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Hotmail Vulnerability for Stealing E-Mail

Karl Dominguez, researcher at Trend Micro said on May 23, 2011 that cyber-criminals were actively exploiting a security flaw in Microsoft's popular e-mail service, Hotmail through electronic mails which carried malware. TheRegister published this on May 24, 2011.

Says Dominguez, the attacks are successful when a Hotmail subscriber merely clicks open the messages alternatively sees them within his preview window. Thereafter, if he follows the instructions inside the e-mails then his confidential correspondences get uploaded along with his address list onto attacker-controlled servers. This is possible even without the victim clicking on any web-link.

Furthermore, the scripts even let the forwarding of e-mails from the specifically attacked account so miscreants can view any inbound electronic mail for the Hotmail user later on. Meanwhile, these scripts link up with http://www.{BLOCKED}eofpublic.com/Microsoft.MSN.hotmail/mail/rdm/rdm.asp?a={user account name}{number}for pulling down yet one more malicious script.

Evidently, the above URL indicates the personalized nature of the attacks, with it carrying twin variables: username i.e. the Hotmail ID of the specifically aimed end-user, and one particular attacker-determined number.

That number apparently, identifies the malware to be run. Meanwhile, the second malicious script generated from the URL is detected as JS_AGENT.SMJ at the Trend Micro security company. The script kicks off an enquiry, which's dispatched onto the Hotmail control system. Consequently, each-and-every e-mail of the impacted end-user is sent to one specific ID. Nonetheless, the forwarding of the e-mails happens only during the script's execution that'll terminate immediately when the end-user closes his ongoing session.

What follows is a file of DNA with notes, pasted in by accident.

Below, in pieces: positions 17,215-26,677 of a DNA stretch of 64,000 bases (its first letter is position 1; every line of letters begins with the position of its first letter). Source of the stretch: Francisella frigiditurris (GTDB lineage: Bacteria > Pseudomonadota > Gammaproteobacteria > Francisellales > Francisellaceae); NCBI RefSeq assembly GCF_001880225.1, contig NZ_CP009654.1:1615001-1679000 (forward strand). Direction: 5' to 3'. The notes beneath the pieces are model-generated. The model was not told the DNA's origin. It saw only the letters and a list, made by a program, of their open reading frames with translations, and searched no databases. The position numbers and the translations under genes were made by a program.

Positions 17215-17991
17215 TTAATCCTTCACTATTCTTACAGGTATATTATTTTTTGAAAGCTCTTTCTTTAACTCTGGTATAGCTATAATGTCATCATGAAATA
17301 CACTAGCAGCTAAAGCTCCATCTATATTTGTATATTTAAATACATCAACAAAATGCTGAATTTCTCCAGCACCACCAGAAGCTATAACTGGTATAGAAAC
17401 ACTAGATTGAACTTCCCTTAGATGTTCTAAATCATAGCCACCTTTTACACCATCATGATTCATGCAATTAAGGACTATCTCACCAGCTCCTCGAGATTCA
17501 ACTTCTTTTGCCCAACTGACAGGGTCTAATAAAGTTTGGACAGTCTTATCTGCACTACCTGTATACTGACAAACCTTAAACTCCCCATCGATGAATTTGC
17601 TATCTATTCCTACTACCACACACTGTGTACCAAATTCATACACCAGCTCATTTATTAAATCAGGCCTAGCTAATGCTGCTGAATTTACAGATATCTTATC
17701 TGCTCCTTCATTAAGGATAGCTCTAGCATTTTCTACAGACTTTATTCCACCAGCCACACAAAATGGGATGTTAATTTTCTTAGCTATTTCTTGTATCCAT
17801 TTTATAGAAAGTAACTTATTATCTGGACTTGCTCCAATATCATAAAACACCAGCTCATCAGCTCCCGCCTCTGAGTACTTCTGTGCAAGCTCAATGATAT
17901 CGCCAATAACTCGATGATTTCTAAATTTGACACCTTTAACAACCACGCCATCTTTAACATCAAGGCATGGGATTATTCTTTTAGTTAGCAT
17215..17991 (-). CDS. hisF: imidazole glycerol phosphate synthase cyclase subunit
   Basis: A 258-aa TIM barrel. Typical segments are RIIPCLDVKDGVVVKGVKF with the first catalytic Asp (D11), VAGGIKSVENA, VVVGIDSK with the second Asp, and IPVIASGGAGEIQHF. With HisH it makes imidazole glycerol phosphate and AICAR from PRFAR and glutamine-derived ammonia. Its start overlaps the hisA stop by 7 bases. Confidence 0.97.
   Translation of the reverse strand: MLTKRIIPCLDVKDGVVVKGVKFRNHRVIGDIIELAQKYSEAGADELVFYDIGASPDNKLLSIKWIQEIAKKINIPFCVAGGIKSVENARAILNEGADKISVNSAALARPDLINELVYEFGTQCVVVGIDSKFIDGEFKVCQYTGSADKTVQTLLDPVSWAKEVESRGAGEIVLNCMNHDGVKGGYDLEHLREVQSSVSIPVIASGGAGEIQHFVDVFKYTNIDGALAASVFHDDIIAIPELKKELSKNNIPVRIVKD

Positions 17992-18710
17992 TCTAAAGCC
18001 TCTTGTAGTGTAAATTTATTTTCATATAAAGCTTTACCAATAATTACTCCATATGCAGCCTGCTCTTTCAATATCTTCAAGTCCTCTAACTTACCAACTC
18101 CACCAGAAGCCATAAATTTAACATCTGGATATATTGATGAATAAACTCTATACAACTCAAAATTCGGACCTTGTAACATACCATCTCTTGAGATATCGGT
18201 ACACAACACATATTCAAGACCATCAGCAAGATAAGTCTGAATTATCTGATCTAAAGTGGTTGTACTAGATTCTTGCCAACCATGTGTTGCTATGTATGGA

Writes Dominguez, the attack exploits a script alternatively vulnerability in the CSS filtering system of Hotmail. However, Microsoft has already notified Hotmail for developing an appropriate patch, he adds which TheRegister published.

Interestingly, the malevolent electronic mails appear as though they've been especially written for separate recipients since they use different Hotmail IDs of different owners within the implanted malevolent script. The subsequent downloads too utilize particular Hotmail IDs as also one attacker-specified number, which if changed causes the payload to change too.

But, it isn't still known as to what number of Hotmail subscribers may've been impacted as also if Microsoft has sufficiently alerted end-users to their e-mail compromises.

Related article: Hotmail Account Holders Vulnerable to Latest E-mail Scam

» SPAMfighter News - 5/31/2011

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